Chinese President Xi Jinping, also general secretary of the Communist Party of China Central Committee and chairman of the Central Military Commission, waves to local residents during his inspection in Jinmi Village of Xiaoling Township in Zhashui County, Shangluo City, northwest China’s Shaanxi Province, April 20, 2020. (Xinhua/Xie Huanchi)
Li Xuying, a 20-something livestreaming sensation based in Zhashui, a small county deep in the Qinling Mountains in Northwest China’s Shaanxi Province, has never imagined she would see 420,000 viewers from across the country rush into her livestream all at once and buy up her entire stock of agaric mushrooms in just half a day.
The rush of orders followed Chinese President Xi Jinping’s visit to the village of Jinmi in Zhashui to learn about the region’s poverty relief efforts on Monday. Zhashui bid goodbye to the country’s National Poor County list just two months ago. During Xi’s inspection, the president visited the local e-commerce livestreaming center and hailed the local specialty fungus as a “small fungus, big industry,” which soon made the agricultural product the hottest thing among consumers across the country.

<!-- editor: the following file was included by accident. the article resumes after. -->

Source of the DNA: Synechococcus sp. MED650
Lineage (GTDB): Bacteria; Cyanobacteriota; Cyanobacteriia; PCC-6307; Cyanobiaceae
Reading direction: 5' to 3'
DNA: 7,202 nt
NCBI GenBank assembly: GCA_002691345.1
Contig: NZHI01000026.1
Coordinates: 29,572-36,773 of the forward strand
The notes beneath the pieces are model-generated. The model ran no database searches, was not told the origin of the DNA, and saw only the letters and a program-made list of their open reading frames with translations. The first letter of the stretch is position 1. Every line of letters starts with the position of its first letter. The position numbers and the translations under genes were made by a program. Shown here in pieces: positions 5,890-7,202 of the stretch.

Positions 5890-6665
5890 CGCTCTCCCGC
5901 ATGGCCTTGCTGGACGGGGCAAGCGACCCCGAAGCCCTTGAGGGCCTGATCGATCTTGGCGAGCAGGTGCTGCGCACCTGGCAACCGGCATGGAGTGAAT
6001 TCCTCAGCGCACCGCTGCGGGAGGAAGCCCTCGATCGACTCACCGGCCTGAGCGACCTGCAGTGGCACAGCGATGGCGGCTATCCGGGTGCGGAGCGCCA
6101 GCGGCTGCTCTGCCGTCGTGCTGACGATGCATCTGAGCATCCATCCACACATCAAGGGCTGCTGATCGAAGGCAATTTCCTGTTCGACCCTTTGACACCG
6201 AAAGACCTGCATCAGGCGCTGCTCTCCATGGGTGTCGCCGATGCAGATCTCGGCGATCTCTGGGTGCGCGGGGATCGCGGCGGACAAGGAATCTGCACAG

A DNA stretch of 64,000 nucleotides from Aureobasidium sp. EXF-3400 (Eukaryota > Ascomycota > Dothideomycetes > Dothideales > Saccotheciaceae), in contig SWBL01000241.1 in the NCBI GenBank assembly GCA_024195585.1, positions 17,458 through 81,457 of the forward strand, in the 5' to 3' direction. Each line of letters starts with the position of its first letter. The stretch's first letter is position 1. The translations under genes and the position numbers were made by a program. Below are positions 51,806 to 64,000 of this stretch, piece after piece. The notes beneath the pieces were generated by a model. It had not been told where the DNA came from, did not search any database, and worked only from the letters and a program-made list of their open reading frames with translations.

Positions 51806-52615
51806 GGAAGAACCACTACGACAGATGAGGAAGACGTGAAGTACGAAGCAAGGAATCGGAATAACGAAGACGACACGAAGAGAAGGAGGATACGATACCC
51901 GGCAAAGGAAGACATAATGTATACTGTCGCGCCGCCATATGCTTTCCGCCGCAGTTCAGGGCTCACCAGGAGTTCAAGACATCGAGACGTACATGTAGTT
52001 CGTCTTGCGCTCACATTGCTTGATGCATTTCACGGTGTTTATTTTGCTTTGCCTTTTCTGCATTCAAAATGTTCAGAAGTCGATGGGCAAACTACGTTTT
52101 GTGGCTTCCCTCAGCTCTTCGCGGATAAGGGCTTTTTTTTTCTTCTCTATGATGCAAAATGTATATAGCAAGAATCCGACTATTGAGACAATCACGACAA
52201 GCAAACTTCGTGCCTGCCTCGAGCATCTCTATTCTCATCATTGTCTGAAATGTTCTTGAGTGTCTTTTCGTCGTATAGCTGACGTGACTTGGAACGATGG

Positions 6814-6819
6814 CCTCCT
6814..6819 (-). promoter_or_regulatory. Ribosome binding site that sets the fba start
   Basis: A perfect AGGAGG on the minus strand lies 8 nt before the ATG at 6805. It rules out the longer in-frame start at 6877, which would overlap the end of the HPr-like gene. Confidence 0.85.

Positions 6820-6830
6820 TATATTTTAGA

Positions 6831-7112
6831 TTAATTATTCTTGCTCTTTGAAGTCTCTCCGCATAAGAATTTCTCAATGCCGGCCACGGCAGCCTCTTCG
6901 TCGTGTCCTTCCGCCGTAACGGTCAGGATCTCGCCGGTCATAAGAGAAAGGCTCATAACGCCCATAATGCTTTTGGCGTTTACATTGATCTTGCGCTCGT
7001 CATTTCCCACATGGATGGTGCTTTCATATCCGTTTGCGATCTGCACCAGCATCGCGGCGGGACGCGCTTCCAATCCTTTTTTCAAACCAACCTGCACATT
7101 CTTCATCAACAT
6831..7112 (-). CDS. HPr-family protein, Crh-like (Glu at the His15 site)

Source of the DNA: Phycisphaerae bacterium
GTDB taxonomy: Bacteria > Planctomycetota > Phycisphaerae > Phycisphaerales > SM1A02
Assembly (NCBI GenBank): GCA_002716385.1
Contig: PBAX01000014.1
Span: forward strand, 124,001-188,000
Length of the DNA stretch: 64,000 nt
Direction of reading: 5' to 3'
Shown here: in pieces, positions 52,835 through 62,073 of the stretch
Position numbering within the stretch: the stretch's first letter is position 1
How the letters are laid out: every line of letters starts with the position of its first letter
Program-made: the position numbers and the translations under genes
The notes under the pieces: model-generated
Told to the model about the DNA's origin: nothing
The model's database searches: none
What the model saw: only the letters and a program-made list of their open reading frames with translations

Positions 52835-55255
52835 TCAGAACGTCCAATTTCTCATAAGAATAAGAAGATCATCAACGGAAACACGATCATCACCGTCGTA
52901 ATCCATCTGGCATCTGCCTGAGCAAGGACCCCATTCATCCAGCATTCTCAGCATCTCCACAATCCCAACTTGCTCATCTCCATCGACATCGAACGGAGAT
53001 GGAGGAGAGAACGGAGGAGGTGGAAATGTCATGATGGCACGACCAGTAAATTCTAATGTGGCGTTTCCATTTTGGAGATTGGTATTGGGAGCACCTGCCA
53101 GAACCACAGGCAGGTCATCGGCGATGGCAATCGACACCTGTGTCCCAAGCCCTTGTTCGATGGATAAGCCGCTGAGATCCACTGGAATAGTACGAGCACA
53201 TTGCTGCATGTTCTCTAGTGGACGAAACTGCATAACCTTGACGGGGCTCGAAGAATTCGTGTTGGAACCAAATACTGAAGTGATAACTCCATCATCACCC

After the promotion from Xi,also dubbed “China’s strongest endorser,” Li told the Global Times that she has been overwhelmed with new orders coming in every 10 seconds.
People searched for Zhashui fungus more than 200,000 times on Alibaba’s e-commerce platform taobao.com on Tuesday morning, and in total more than 24 tons of fungus worth 3 million yuan ($424,000) were bought up by Tuesday night – equivalent to four months of online sales of all products from Zhashui in 2019.
Fungus is not the only agricultural product that has seen a boom in online sales. While sales of fungus surged by a factor of 10, pineapple sales increased as much as three times as usual, according to Alibaba.
Zhashui is also not the only beneficiary of the country’s digital economy. As 2020 is a ripe year to win the fight against poverty in China, the emerging industry has become a driving force that could help hundreds of millions of farmers escape poverty even as the COVID-19 pandemic brings many economic activities grinding to a halt. In China’s vast rural areas, data is becoming a new agricultural resource, mobile phones are becoming the new agricultural tools and livestreaming is becoming a new agricultural activity, combining together to empower the country’s final step in its anti-poverty fight, analysts say.